Creating Difficulties

You can find lots of books on drawing “made easy.” I always thought if I ever write a book about drawing it will be the opposite: “Drawing made really hard … drawing as hard as it possibly can be … really, quite difficult and hard to do.”

Why do people want drawing to be easy?  Readers, do you know?  I think that the difficulties of drawing are precisely what make it grand.  If it were easy, what would one gain?  Granted, I do not sweat over every picture I make.  But I love finding something, an object, a composition, a motif,  that is complicated enough to stop me in my tracks.  No pat answers, no ready-made conventions, but a spectacle that I must pause and decipher — perhaps one that I have to fight for.

When I was younger, this sea shell seemed so difficult to understand.  These protuberances (somebody out there even knows what they’re called, doubtless they have a name) are as numerous and irregular as a range of mountains.  Set this shell in the light and it produced the most elegant shadows and half-tones.

I used to find it so hard to draw that I fairly cried at the struggle.  Now it’s an old friend.

The intricacy of the natural world provides a refuge for your thoughts.  You can endlessly  wander through its landscape (I consider this object a most exquisite landscape).  Your mind travels down complex paths.  It has all the wonder of a wilderness in comparison with which “easy” subjects are like sidewalks.

Of course, one person’s trial is another person’s cakewalk.  Find your own challenge and enjoy it.  It’s just a drawing.  It’s just your perceptions on paper.  And you can find thoughts that delight your imagination.  You’ve just got to be willing to let it be difficult sometimes.

It builds character.

[Top of the post:  Drawing of a Sea Shell by Aletha Kuschan, graphite]

Life Class

     In life class you have a model sitting there, someone who is alive!  It can be very personal.  You talk to fill in awkward silences.  Then as you draw, rather haltingly at first, strange event: you notice a soul.  In the ineluctable silence that reasserts itself, you watch someone’s self as it registers in the face, the hands, the posture, in a thousand small disguises.  Personality is a powerful thing.  It projects itself quietly but relentlessly.  You begin to notice, also, evidences of your own life passing quietly and slowly before you — like a movie playing in slow motion, this latter motion, this empathy needles and prods you and makes you squirm.  Watching someone, who is not doing anything at all, because you specifically ask her not to do anything at all, is most discomforting.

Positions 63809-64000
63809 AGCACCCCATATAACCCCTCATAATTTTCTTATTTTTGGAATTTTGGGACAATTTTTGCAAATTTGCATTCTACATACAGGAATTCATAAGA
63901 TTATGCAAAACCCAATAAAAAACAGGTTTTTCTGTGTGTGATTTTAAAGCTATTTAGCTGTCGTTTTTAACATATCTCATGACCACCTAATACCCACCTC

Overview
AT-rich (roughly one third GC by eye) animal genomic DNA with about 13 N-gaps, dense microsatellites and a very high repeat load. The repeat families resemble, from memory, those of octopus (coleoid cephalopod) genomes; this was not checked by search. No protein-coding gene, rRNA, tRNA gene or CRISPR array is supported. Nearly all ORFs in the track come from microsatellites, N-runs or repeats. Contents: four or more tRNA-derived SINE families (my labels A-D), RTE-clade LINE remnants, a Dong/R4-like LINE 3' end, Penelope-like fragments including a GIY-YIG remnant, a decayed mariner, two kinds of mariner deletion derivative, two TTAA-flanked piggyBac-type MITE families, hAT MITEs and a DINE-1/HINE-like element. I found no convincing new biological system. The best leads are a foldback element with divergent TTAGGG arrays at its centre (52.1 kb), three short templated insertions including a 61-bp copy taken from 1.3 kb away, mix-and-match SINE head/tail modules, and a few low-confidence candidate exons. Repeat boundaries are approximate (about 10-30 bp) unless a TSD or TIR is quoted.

You feel scruples about the model’s comfort.  Is she getting tired?  Is this session too long?  Do we need a break?  And all this, only moments into the model’s pose.  Such scruples arise from the keen observation that feels like an assault on someone’s privacy.  And maybe it’s your own, the artist’s privacy, for which you fear!

Models are really wonderful people to put up with having you stare at them.   Doing a life class is the opposite of working from imagination, copying history’s motifs, or creating something from a photograph.  Drawing from life, you are allowed the most direct experience of portraying other people, unmediated by anything except your perception and skill, and your quickness at emotionally uncoiling and unsquirming.

But doesn’t the name conjure up other associations as well?  What would be the curriculum in a class on “life”?  What should we learn first?  With what insights will we graduate?  It seems to me that the artist’s occupation brings one very close to the discovery of life’s curriculum.  You can paint any subject.  You strive to discover and to reveal meaning.

What are some of the topics?  In the floral bouquet: botany.  In the nude: anatomy, psychology, passion.  In landscape: geology and topography.  In history painting: human drama and fate.  In the interior — in the scene that takes place in a room: the private life and decor. 

Animal pictures, cabinets of curiosity, insects, inanimate objects of still life, dress, fashion … the list is endless.  We can study the ant at our feet or the stars over our heads.  Or we can study the quiet self that sits placidly before our eyes, that makes an artist uneasy by the fact of her wonderful aliveness!

[Top of the post: Woman in white by Aletha Kuschan, oil on canvas]